A concert in honor of Crimea’s joining Russia took place in the Karabakh capital of Stepanakert on Tuesday evening. The concert was spontaneous – many learned about it only during the day, even members of the Karabakh parliament acknowledged that they were not aware of the plans for the celebration.
In the past several weeks official Yerevan has been mum about the recent events in Ukraine, including both the formation of a new government after the ouster of elected president Viktor Yanukovych and the referendum held in the breakaway pro-Russian republic of Crimea to join Russia.
A political call for halting the procedures connected with joining the Customs Union has for the first time been voiced in Armenia this week. Member of the opposition Free Democrats Party Khachatur Kokobelyan presented reasons why Armenia should not be in a rush to accede to the Russian-led trade bloc but should rather start recovering its lost ties with the European Union.
The recent trip of the European Union’s High Representative for Foreign Affairs and Security Policy Catherine Ashton to Iran also included a visit to a local Armenian church, which some analysts in Yerevan put down to Armenia’s increasing role in what could be normalization of relations between the Islamic Republic and the West.
Many experts do not agree that the planned referendum in the Crimea (Ukraine) on its accession to Russia and Moscow’s recognition of its results may become a precedent for other unresolved conflicts.
Editor-in-chief of the Karabakh-based political magazine “Analyticon” Gegham Baghdasaryan, for example, believes that every crisis is unique and attempts to measure conflicts by the same stick could prove futile.
President Serzh Sargsyan, who was on a working visit to the Republic of Ireland, on Thursday attended the plenary session of the European People’s Party (EPP) in Dublin. Raffi Hovannisian, the leader of the opposition Heritage party, which is also a member of the EPP along with Sargsyan’s ruling Republican Party, also made a surprise visit to Dublin to attend the session.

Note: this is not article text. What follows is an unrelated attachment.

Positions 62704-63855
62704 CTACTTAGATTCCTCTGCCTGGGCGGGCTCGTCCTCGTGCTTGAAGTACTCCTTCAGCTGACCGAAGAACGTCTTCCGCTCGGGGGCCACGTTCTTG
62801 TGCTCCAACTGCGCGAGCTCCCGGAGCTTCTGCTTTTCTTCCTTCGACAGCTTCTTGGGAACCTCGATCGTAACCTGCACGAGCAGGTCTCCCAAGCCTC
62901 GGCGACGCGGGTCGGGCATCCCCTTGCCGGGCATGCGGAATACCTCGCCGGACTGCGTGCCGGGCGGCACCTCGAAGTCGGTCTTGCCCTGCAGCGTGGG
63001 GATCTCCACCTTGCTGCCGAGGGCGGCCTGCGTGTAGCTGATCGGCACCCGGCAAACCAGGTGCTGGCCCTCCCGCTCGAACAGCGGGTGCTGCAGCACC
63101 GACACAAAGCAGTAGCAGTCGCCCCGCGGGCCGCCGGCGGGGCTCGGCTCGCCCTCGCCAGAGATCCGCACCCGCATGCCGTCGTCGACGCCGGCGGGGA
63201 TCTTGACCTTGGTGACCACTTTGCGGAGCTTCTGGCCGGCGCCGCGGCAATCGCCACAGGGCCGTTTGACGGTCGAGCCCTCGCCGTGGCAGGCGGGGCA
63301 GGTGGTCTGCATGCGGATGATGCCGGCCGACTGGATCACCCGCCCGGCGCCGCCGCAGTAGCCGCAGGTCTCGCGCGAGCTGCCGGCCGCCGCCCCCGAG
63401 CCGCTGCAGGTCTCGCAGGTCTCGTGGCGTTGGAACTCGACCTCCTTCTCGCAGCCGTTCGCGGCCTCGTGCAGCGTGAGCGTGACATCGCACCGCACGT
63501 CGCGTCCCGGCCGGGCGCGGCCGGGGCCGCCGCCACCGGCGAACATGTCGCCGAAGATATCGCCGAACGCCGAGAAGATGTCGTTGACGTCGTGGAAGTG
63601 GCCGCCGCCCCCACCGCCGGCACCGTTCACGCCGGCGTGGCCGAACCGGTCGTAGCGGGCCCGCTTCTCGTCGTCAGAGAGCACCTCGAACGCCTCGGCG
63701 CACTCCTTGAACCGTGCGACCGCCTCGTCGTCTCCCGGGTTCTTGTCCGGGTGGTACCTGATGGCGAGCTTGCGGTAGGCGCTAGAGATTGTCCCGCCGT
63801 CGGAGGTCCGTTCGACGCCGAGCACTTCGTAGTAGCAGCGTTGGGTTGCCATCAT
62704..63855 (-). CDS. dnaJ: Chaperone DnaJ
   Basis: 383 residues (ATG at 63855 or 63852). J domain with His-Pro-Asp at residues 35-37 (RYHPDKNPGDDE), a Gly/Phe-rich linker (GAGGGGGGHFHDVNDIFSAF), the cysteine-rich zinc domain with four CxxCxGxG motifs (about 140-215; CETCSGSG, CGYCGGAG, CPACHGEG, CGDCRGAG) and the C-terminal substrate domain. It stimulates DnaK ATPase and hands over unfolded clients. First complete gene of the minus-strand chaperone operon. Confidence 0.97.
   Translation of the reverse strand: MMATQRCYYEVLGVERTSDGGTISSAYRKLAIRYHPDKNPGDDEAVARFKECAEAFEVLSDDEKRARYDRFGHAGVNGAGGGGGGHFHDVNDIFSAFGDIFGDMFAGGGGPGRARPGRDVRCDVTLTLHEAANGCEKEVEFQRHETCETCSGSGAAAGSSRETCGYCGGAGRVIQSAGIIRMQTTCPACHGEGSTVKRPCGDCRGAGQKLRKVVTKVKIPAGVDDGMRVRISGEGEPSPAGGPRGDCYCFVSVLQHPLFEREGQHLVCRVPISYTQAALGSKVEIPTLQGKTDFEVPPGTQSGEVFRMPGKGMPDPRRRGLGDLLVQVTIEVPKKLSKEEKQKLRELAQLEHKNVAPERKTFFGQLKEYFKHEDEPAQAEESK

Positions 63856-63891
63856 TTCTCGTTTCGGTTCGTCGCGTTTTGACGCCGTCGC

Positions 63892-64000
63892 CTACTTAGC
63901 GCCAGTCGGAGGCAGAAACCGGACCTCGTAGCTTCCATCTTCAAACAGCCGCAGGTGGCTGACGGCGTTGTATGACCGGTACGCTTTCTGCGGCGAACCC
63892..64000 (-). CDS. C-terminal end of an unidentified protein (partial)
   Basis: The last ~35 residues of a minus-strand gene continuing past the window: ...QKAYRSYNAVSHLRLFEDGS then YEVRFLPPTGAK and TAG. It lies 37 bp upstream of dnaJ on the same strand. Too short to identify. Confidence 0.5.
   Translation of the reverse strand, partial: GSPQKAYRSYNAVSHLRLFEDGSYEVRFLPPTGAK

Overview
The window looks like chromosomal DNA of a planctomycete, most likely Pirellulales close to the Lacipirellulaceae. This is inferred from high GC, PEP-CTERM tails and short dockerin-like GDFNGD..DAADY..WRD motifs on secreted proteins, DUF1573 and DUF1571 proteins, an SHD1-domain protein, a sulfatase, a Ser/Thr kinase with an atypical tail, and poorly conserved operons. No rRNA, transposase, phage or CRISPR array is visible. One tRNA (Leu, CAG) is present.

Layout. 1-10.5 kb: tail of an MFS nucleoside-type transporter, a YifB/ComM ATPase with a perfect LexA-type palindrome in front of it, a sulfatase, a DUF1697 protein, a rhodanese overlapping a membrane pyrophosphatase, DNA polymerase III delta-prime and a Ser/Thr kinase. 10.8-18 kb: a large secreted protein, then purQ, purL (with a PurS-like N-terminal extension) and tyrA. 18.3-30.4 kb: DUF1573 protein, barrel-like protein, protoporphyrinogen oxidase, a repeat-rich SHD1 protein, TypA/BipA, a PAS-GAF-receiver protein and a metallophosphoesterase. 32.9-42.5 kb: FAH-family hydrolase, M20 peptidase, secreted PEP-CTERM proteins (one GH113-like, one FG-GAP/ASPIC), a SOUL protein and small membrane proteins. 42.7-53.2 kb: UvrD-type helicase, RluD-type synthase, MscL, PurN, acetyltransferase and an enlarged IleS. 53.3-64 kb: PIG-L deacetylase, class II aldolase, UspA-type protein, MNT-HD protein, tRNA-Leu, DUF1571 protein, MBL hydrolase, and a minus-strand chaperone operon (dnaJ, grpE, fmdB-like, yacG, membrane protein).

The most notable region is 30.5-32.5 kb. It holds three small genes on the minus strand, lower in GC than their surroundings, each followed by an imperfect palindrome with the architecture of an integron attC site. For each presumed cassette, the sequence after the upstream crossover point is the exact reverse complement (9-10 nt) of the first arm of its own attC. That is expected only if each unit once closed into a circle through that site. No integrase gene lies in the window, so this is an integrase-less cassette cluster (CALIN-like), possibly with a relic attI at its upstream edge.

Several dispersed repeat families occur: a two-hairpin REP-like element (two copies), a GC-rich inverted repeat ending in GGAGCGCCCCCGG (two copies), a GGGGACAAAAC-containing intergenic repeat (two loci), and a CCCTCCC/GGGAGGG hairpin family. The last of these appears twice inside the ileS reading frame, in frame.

Armenia’s former president and current leader of the opposition Armenian National Congress (ANC) Levon Ter-Petrosyan said at a rally in Yerevan on March 1 that Armenia’s membership in the Customs Union is irreversible, while European integration is not possible in the foreseeable future.
Georgia’s President Giorgi Margvelashvili on February 27 arrived in Armenia on a two-day official visit at the invitation of his Armenian counterpart Serzh Sargsyan. Before that, Margvelashvili visited Ankara and Baku.
The mandatory accumulation pension system continues to be one of the most controversial issues in Armenia today. On March 28, Armenia’s Constitutional Court is to decide whether the element of the pension reform envisaging additional pension contributions by citizens aged below 40 should be mandatory or voluntary. A majority of people in Armenia insist on the voluntary principle being applied, while the government, backed by some international organizations, wants the element to be of a mandatory nature.